"I've seen some of my Mazda rotary stuff coming back more than five years after a manifold was built for them. With stainless, depending on conditions, I reckon they would only last up to about 2 years - they normally crack where there's a merging of pipes or sudden change of gauge.

"The polished stainless is great to put on display, though.

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"The flanges for the stainless stuff can generally be fairly light - maybe 12mm or more, just so long as you can still fasten the studs. With the steam pipe manifolds, though, I use 16mm flanges - you can just lay heat into them and they're fine.

"The thick flanges also give the opportunity for future machining as well - the stainless ones wouldn't last long enough that the flange would ever need machining.

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"There are a lot of principles involved in extractor design, but - at the end of the day - there's only limited space in a given chassis. It's important that the primaries are between 6 to 12 inches long and the pipes merge smoothly - collectors can vary a lot.

"The steam pipe bends come in a number of different radiuses - the tightest one you can get is a 3A radius, which I think is about 3-inches in overall donut diameter. Once you've got the flanges done, it's just a matter of cutting the sections of bend you need and welding it all together."

Another important step Mark mentioned was to keep the oxygen sensors(s) the same distance away from the exhaust port as factory - this will minimise the chance of drivability problems.

"If you have some skills you can make a manifold yourself - they're really dead-easy so long as you have all the right parts and equipment. The only problems you can have are the studs - a lot of the Mitsubishi 4Gs are notorious for busting studs and they're a pain to get out.

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"We can supply a do-it-yourself package with all the necessary parts included; all it needs is communication with us to work out what you need. I sent a supply package to the Eastern states the other day with all the bends, pre-cut flanges, nuts and everything that's needed and that was about $320, including a bit of over-the-phone guidance.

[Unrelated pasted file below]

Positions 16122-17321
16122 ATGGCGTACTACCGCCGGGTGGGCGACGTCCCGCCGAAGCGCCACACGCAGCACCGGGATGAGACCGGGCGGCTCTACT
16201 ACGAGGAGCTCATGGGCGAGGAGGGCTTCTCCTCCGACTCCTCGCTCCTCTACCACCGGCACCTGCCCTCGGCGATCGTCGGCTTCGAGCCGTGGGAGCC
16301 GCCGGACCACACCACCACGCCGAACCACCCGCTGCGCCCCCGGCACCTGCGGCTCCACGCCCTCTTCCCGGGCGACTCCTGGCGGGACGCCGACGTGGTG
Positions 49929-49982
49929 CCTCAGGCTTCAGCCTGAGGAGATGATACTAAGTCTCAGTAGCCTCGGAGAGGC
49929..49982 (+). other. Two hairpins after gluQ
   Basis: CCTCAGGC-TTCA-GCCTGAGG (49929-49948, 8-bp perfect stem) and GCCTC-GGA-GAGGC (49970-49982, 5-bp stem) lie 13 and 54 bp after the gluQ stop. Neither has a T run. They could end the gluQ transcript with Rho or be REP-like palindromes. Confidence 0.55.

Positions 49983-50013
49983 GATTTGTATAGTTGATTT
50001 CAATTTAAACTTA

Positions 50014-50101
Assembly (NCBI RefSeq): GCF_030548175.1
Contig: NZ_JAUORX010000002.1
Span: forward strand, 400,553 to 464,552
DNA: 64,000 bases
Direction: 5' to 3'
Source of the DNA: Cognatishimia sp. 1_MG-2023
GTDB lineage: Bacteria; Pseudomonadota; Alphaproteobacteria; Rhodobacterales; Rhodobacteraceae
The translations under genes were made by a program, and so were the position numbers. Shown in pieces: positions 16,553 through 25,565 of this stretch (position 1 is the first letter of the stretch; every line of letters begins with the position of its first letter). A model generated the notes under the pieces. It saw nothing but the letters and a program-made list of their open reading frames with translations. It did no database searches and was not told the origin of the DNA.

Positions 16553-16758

"I've seen guys sticky-tape their manifold layout together and take it down to get welded - that's not a bad idea.

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"Of course, doing a lot of it yourself makes the end cost of a manifold a lot cheaper. As I said, we sent off a supply package for $320. For us to build a custom manifold, you're starting at about $780 for a four cylinder with an internal wastegate. It goes up to about $1250 for a four-cylinder with an external 'gate and, of course, it's more again for 6s and 8s.

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"In terms of power, I've seen some of our customer's dyno figures - they've run the same top-end power with 2 or 3 psi less boost. So a new manifold can be quite an efficient upgrade. One thing I'd advise is to make sure you build it right to suit any future mods."

Contact:

Exhaust Technology
+61 8 8272 7500

www.exhausttechnology.com.au